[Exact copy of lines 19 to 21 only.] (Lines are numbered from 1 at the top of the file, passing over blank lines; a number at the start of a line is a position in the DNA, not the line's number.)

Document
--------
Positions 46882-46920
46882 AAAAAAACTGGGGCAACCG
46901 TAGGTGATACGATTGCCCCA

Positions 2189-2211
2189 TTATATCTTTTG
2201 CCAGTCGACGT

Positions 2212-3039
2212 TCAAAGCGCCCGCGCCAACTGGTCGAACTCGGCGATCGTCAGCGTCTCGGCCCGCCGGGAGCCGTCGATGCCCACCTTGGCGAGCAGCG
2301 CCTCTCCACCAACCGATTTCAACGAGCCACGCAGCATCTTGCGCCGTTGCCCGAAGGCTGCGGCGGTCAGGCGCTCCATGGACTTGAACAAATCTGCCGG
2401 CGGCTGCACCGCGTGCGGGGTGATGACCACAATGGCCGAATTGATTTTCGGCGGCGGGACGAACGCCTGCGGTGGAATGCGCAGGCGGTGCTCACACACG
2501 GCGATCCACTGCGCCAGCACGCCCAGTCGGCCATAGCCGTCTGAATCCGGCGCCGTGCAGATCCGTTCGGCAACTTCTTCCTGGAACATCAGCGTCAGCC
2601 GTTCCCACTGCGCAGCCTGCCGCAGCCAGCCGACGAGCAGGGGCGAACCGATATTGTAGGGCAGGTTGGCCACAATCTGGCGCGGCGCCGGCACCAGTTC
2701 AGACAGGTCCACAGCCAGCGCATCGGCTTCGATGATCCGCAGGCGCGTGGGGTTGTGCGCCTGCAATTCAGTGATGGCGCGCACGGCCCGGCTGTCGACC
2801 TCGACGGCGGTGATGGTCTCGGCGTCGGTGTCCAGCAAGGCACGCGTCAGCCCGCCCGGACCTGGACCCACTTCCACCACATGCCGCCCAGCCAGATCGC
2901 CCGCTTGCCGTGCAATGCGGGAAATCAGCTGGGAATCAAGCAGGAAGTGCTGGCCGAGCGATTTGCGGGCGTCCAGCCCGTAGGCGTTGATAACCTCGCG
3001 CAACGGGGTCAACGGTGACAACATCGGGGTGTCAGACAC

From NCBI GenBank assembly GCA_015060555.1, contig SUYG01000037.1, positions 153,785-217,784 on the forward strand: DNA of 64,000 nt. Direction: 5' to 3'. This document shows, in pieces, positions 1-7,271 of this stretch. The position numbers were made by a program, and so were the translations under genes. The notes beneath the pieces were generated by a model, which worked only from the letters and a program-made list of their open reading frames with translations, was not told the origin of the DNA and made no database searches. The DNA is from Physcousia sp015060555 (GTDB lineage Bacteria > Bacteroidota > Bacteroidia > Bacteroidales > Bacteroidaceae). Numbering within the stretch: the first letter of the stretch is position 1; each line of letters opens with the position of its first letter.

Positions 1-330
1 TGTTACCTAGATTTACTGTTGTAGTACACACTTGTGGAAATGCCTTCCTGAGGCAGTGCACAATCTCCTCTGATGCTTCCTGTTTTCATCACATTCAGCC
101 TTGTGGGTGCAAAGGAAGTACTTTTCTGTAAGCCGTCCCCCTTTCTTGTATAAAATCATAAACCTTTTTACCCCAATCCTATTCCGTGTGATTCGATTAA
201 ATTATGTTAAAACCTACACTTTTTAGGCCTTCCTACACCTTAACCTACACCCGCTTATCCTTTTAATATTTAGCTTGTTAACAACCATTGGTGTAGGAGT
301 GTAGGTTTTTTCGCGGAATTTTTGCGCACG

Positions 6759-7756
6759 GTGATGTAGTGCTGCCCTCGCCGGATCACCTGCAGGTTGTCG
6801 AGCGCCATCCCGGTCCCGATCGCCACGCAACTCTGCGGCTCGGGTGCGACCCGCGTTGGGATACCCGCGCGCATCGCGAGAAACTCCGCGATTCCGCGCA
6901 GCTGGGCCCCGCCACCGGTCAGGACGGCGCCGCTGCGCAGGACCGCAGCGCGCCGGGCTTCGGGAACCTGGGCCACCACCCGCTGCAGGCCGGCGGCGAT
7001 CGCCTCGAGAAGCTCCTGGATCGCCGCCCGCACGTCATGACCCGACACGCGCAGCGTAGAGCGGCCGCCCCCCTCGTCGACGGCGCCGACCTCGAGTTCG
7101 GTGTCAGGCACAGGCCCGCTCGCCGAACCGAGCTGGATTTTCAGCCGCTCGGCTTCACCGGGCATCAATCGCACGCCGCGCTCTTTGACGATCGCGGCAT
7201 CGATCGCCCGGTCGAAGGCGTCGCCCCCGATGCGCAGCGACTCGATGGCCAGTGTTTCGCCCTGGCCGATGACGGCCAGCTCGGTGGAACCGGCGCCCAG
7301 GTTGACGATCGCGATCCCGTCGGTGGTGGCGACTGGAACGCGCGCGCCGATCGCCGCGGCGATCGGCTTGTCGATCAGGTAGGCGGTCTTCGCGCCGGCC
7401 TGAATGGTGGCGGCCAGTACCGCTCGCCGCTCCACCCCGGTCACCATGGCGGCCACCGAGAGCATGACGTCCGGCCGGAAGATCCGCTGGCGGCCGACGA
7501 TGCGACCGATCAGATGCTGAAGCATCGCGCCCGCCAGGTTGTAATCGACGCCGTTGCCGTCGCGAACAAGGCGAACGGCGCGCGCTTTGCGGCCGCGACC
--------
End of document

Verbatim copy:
1 TGTTACCTAGATTTACTGTTGTAGTACACACTTGTGGAAATGCCTTCCTGAGGCAGTGCACAATCTCCTCTGATGCTTCCTGTTTTCATCACATTCAGCC
101 TTGTGGGTGCAAAGGAAGTACTTTTCTGTAAGCCGTCCCCCTTTCTTGTATAAAATCATAAACCTTTTTACCCCAATCCTATTCCGTGTGATTCGATTAA
201 ATTATGTTAAAACCTACACTTTTTAGGCCTTCCTACACCTTAACCTACACCCGCTTATCCTTTTAATATTTAGCTTGTTAACAACCATTGGTGTAGGAGT